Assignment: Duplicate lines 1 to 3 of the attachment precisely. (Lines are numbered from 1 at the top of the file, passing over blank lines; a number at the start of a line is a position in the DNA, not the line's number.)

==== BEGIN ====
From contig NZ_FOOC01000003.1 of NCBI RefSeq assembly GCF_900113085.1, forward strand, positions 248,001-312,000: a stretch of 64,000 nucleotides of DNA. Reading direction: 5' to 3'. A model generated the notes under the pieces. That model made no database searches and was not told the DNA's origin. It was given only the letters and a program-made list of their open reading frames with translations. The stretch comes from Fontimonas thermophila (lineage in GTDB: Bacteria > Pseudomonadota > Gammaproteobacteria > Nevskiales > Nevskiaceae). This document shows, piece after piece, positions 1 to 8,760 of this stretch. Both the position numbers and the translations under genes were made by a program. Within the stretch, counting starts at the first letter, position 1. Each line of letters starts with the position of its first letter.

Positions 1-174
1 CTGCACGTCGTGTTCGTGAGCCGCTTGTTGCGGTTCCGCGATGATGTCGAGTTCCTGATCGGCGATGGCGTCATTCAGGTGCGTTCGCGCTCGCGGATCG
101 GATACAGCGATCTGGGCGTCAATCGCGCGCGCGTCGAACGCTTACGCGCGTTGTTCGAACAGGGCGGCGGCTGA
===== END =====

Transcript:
From contig NZ_FOOC01000003.1 of NCBI RefSeq assembly GCF_900113085.1, forward strand, positions 248,001-312,000: a stretch of 64,000 nucleotides of DNA. Reading direction: 5' to 3'. A model generated the notes under the pieces. That model made no database searches and was not told the DNA's origin. It was given only the letters and a program-made list of their open reading frames with translations. The stretch comes from Fontimonas thermophila (lineage in GTDB: Bacteria > Pseudomonadota > Gammaproteobacteria > Nevskiales > Nevskiaceae). This document shows, piece after piece, positions 1 to 8,760 of this stretch. Both the position numbers and the translations under genes were made by a program. Within the stretch, counting starts at the first letter, position 1. Each line of letters starts with the position of its first letter.

Positions 1-174
1 CTGCACGTCGTGTTCGTGAGCCGCTTGTTGCGGTTCCGCGATGATGTCGAGTTCCTGATCGGCGATGGCGTCATTCAGGTGCGTTCGCGCTCGCGGATCG